After the assessment, the Energy Performance Certificate will show the energy efficiency of your home based on a score from A to G. It’s not the sort of thing people frame and put on the wall, but it does contain some useful information for homeowners.
What is an Energy Performance Certificate?
It’s been a legal requirement since 2007 and is used to assess your property’s energy efficiency and approximate energy costs. The certificate also suggests recommended upgrades specific to your property that could help you reduce energy use and save money, along with ballpark cost estimates for these improvements.
Much like school grades, the ratings range from A to G. The most efficient rating is A and the least efficient rating is G. The only difference is that your property can’t fail an EPC, and the assessment isn’t carried out in complete silence (because, well, that would be weird).
In the case of EPCs, a higher rating simply means that your property is probably better insulated and more energy efficient. Several things are taken into consideration:
- Loft insulation and wall insulation.
- Double glazing.
- Age and condition of the boiler.
- Heating controls.
- Energy-saving lightbulbs.
But some buildings don’t even need an EPC
Most freehold and leasehold properties in the UK need an EPC. Although there are a few exceptions, the reality is that most properties let within the private rented sector will need to comply. Some exclusions and exemptions are:
- Residential buildings intended to be used for less than 4 months a year.
- Temporary buildings with a planned timed use of 2 years or less.
- ‘Stand-alone’ buildings with a total usable floor area of less than 50 sq. metres.
- Certain protected or listed buildings and monuments.
- If a property does not have an EPC, or the EPC has expired without there being a further trigger requiring one to be obtained, the property will fall outside the scope of the regulations.
Under certain circumstances, landlords may qualify for an exemption, which must be registered on the Public Exemptions Register. Examples of possible exemptions include:
- If a tenant refuses to give consent for improvement works to be carried out
- If carrying out the necessary works would devalue the property by more than 5%.
- In addition, the requirement to comply only extends to ‘appropriate, permissible and cost-effective’ improvements.
It’s also worth noting that, if you rent out rooms in your house, you don’t need an EPC because it’s not classed as an individual dwelling.
To double-check if your property needs an EPC, read up on the full list of exemptions here.
EPC regulations for landlords
If you’re renting out a property, new energy efficiency standards came into force from 1 April 2018 requiring rental properties to have an EPC rating of E or above. From this date, landlords will not be able to let or renew the tenancy on a property rated F or G. For existing tenancies, the property must meet standards by 1 April 2020.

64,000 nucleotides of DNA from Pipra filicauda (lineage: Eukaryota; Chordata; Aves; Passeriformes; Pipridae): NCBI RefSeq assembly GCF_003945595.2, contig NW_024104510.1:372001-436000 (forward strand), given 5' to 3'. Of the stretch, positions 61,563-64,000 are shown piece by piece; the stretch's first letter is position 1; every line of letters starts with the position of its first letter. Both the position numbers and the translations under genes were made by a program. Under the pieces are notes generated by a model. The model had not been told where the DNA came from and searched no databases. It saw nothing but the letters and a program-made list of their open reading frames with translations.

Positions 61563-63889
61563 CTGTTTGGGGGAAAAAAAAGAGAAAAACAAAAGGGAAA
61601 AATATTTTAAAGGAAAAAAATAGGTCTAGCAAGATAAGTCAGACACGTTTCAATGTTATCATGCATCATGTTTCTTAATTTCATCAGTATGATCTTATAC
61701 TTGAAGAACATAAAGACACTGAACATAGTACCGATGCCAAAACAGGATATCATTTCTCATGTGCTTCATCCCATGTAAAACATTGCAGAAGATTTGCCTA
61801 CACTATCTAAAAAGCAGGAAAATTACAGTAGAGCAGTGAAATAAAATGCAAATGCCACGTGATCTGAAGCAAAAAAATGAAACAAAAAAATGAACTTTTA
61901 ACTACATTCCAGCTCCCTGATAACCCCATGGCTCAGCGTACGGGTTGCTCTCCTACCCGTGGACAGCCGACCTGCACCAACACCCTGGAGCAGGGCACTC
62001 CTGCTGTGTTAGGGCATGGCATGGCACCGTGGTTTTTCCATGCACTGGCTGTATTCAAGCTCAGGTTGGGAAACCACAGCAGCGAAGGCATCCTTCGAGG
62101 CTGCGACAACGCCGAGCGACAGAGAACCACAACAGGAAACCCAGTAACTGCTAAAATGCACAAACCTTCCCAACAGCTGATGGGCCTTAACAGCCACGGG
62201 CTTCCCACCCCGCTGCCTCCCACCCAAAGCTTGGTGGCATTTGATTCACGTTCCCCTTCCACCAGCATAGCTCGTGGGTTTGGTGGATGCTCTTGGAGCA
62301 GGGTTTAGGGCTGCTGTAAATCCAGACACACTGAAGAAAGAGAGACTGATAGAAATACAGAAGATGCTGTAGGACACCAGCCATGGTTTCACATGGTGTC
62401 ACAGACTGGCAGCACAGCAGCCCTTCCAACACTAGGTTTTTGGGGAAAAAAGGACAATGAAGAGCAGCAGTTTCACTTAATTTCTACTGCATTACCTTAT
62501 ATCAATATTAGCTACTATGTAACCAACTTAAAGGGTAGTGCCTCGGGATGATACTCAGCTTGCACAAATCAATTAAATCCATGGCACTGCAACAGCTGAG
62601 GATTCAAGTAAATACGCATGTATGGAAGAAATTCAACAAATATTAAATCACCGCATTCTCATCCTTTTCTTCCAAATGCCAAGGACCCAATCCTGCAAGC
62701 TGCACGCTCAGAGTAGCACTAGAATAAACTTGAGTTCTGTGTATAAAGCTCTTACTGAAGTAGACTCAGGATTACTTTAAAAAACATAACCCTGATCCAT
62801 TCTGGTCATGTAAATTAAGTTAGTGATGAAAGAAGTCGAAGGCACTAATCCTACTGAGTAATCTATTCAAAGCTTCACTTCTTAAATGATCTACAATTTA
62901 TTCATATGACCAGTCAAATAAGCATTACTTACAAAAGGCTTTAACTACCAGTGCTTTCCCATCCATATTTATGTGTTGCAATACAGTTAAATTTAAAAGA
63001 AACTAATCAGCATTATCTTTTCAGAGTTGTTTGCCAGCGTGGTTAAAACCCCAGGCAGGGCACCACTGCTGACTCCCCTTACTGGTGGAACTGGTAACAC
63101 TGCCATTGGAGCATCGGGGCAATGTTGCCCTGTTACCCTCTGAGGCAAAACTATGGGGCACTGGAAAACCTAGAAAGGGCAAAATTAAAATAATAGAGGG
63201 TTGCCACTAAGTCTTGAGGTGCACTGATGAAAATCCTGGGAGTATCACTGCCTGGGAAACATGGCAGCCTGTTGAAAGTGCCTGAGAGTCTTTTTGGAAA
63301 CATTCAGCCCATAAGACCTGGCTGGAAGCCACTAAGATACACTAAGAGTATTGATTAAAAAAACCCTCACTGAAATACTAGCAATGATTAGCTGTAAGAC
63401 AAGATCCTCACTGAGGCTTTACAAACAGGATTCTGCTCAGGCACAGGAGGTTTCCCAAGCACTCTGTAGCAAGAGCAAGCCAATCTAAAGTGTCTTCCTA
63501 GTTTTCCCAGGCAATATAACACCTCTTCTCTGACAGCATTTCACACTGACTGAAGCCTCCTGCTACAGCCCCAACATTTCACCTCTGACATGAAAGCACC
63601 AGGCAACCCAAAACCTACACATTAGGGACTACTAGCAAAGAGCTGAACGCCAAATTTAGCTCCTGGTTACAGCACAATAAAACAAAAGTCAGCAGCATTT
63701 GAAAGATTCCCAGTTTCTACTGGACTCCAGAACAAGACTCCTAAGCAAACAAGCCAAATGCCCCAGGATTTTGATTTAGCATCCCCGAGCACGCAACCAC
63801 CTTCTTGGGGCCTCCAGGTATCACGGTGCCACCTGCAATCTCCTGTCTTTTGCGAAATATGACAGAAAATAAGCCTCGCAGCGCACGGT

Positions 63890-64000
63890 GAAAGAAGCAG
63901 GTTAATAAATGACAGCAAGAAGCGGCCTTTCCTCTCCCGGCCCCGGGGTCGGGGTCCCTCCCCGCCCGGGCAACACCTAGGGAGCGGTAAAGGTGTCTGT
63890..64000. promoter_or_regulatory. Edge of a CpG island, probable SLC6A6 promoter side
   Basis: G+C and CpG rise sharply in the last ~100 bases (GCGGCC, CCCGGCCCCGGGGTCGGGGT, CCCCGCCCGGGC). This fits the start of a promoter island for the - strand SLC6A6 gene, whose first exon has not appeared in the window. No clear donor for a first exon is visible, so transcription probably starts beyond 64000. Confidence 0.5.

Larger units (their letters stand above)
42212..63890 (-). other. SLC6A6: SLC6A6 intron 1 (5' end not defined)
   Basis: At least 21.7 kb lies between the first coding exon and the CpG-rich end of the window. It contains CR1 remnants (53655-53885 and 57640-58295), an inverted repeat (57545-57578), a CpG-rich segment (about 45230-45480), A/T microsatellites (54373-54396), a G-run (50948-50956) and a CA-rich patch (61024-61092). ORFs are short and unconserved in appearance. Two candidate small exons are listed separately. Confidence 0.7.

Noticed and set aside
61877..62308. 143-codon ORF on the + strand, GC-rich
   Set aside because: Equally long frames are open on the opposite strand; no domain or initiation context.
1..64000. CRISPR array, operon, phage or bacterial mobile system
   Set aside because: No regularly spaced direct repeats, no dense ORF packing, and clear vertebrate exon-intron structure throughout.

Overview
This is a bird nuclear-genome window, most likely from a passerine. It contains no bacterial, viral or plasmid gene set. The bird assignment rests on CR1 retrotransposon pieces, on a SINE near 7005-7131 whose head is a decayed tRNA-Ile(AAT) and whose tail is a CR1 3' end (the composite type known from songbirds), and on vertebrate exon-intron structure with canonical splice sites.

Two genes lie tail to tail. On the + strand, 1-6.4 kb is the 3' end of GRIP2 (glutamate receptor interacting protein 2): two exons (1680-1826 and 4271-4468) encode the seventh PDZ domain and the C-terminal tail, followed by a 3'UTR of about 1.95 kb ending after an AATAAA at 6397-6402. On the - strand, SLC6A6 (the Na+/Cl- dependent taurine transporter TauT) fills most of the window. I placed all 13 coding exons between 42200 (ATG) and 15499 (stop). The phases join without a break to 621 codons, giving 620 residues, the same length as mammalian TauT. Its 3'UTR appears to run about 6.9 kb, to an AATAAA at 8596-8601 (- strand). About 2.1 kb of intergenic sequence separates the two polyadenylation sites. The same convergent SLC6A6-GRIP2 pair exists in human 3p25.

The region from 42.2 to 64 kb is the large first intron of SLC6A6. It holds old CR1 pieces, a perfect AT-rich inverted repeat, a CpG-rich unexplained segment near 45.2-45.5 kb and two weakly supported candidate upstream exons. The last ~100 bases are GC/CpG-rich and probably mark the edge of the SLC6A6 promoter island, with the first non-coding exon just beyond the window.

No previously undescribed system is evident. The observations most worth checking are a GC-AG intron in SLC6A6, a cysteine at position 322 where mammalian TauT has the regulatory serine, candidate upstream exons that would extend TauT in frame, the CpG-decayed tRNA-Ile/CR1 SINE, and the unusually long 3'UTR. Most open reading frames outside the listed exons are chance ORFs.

Tighter regulations mean that, even though you can legally live in an F-rated or G-rated property as a homeowner, you can’t rent it to tenants. This helps tenants to enjoy a better living environment and lower heating bills, while also avoiding unnecessary greenhouse gas emissions.
Last year, the government estimated that one in ten rented properties had an energy efficiency rating of F or G. These properties could soon become impossible to let unless landlords have taken steps to bring these ratings to E or above. If your property falls within that 10%, read our recommendations below for the best energy efficiency improvements you can make.
How to get an EPC
Now you’ve figured out whether you need one or not, here’s how to get your hands on an EPC – whether you’re thinking about renting or selling your property, or you’re simply curious to know how the energy efficiency of your home stacks up against the average.
The first step is to find a Domestic Energy Assessor (DEA). You have to be accredited to carry out an EPC. You can find an assessor through the EPC register or contact your local estate agents.
You can even check the EPC rating on your neighbour’s property to give you an idea of how your home compares to others in the street. If you don’t want your property to appear in EPC search results, you can opt out of the list here.
How much does an EPC cost?
As a rough guide, you should budget around £60–£120 for an EPC certificate. The exact cost depends on factors such as the size of the property, and the assessment itself should take around an hour to complete (with a bit of waiting time for the report to come through afterwards).
EPC certificates are valid for 10 years. For landlords, the fines can be up to £5,000 for breaking the rules, so it’s worth making sure you have a valid EPC certificate and that your property meets the minimum energy efficiency requirements to rent out.
Energy Performance Certificates are easy enough to sort out when it comes to selling or renting your home. Whether you book one directly with a Domestic Energy Assessor or arrange the assessment through your estate agent, the certificate will give you a good handle on the energy efficiency of your home and ways that you can save money. If you have any questions about arranging an EPC certificate for properties in East London, please email email@example.com.
See our full list of property advice articles in our Knowledge Centre.
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